We've brought you plenty of must-see destinations, with their appeal ranging from glorious stretches of sand, lush rainforest and vibrant cities.
But war zones, sectarian violence, the Ebola virus and dictators sound less the recipe for a perfect holiday.
Consider this list our selection of places best avoided at present.
We bring you the don't go list:
More than three decades of war have not made Afghanistan a welcoming place for travellers. Aside from the obvious danger of entering a war zone, terrorist attacks, kidnappings and improvised explosive devices pose a high risk of danger to travellers.
Central African Republic
Despite access to valuable resources the Central African Republic is one of the poorest nations on Earth and recent sectarian violence has torn the country apart. The ousting of the government last year has resulted in a vacuum of power with the former prime minister describing the country as “anarchy, a non-state”.
Democratic People’s Republic of Korea
Curious about what it would be like to be ruled by a ruthless dictator? No? Then perhaps North Korea, with its shocking human rights violations and re-education camps is not for you. Just ask Australian missionary John Short.
Long considered one of Africa's least free countries, there has only been marginal improvement in Guinea's human rights status in recent years. Most recently a lethal strain of the Ebola virus has broken out in the country, with the death toll passing 80 at time of publication.
Needing no real introduction, Iraq was the site of one of the most controversial wars in recent history. Despite the withdrawal of US troops in 2011 violence in the country has not ceased and insurgent groups still remain active.
The Ivory Coast
Following French intervention in the Northern Mali conflict, terrorists vowed to target Westerners visiting The Ivory Coast in retaliation attacks. A high level of crime also wracks the C√¥te d’Ivoire, with car and bus-jackings common.
At the height of the Arab Spring movement a NATO-led miliary intervention disposed the country's dictator Muhammed Gaddafi after a bloody civil war. Unfortunately post-revoultion Libya is still troubled by violence between militia groups and state security forces.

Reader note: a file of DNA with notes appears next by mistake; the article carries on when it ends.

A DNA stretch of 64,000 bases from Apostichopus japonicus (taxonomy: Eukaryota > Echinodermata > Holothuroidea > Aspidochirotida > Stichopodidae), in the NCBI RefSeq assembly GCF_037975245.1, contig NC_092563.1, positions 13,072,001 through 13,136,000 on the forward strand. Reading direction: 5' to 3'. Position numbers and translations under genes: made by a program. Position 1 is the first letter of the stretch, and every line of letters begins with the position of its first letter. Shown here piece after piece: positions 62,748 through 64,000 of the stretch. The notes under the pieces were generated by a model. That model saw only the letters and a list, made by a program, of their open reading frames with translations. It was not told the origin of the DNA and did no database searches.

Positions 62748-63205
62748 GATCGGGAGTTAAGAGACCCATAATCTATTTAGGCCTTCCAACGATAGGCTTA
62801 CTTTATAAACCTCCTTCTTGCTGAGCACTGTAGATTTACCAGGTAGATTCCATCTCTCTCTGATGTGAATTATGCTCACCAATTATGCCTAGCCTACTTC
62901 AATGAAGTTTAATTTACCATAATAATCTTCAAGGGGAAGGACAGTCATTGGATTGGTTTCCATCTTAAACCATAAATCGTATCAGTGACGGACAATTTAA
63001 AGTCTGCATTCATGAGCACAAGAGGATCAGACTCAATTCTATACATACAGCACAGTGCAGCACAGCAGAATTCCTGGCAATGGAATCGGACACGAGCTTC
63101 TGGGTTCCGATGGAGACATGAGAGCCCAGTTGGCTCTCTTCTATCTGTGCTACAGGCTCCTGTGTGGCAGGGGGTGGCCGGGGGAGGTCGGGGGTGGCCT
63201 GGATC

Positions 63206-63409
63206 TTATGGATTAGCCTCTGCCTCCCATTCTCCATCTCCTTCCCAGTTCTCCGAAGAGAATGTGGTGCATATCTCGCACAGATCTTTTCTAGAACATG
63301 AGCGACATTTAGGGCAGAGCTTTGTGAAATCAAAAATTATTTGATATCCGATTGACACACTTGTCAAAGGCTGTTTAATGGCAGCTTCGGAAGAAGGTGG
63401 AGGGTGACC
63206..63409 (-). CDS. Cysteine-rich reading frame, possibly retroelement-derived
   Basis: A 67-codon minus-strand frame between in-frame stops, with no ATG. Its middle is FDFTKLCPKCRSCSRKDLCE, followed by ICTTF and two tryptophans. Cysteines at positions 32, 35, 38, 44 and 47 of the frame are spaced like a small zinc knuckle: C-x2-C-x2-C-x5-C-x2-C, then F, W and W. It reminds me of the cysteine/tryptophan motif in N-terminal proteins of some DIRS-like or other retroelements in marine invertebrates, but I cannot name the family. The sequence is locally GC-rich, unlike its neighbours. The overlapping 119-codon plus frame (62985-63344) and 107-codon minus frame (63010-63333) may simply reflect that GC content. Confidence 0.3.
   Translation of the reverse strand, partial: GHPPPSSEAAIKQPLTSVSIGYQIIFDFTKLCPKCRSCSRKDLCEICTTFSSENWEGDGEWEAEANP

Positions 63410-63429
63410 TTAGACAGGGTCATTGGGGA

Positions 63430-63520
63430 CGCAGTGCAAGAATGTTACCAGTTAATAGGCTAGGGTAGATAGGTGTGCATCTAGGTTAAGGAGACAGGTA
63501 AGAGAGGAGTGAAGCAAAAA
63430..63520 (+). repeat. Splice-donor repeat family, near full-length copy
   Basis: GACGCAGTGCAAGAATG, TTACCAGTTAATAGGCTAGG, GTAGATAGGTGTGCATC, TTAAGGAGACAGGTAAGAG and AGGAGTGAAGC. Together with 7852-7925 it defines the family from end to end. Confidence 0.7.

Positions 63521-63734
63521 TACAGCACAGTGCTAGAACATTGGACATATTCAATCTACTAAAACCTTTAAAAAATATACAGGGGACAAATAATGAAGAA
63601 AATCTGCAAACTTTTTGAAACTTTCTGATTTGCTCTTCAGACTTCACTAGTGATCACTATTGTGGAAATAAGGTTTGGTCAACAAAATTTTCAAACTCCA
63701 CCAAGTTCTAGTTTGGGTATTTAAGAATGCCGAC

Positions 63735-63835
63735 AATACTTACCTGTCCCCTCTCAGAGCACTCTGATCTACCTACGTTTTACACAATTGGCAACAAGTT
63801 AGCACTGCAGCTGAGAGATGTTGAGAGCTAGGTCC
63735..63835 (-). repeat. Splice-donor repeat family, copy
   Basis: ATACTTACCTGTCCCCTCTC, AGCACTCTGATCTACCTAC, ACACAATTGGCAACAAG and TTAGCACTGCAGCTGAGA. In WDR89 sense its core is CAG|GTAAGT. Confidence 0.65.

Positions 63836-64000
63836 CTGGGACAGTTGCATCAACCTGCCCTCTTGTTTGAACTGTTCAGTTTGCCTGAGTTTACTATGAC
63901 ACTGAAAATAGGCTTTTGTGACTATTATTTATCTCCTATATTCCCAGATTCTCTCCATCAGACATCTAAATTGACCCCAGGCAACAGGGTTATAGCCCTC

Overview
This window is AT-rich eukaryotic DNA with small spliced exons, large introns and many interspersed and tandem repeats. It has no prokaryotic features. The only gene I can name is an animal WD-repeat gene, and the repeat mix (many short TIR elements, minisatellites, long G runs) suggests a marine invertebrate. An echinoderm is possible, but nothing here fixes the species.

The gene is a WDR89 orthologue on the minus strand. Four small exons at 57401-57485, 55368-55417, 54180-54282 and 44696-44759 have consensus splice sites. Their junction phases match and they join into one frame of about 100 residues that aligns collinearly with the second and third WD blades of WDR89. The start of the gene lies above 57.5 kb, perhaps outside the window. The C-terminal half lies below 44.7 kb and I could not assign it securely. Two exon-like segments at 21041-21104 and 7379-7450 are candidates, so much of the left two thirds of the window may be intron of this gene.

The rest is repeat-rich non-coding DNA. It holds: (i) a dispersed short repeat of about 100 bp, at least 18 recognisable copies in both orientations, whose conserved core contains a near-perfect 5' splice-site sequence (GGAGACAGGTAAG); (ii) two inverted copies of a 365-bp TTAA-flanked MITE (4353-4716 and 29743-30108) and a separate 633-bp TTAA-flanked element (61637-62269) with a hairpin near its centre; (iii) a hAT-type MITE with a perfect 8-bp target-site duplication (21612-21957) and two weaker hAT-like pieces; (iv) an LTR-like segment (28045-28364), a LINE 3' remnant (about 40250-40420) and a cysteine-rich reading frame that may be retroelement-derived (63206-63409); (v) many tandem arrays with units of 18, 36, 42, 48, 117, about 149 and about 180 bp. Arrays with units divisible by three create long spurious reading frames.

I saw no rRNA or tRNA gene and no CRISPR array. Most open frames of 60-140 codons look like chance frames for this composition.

2012 was a turbulent year for Mali, with a group of Tuareg rebels (and later Islamist militant groups) taking control of the northern provinces of Mali, and a military coup in which the country's president was outed. Intervention by the French military resulted in the Malian retaking of northern terrorties but the security situation today is unpredictable.
Political unrest in Nigeria has led to a volatile civil situation, with extremist groups issuing threats of attack against places often frequented by travellers, including hotels, markets and religious festivals.
If you want to avoid a run-in with modern day pirates then give Somalia's coastline a wide berth. Those who saw last year's Tom Hanks thriller Captain Phillips will know what we mean. Somalia remains one of the most dangerous countries in the world.
The scene of the most bloody civil war in recent years, Syria is top of the places to avoid at present. Rebels and government forces under president Bashar al Assad have been in conflict since 2011 and the death toll has now passed 120,000 according to the UN. Steer well clear.
Widespread ethnic strife has long plagued Sudan and political unrest has led to violent clashes and civil war, while human trafficking and slavery are major human rights issues. It is no place for a holiday.
The presence of Al-Qaeda, tribal and criminal groups in this country pose a serious threat of kidnapping and to personal safety. Unsurprisingly, travel to Yemen is recommended against by Australian authorities.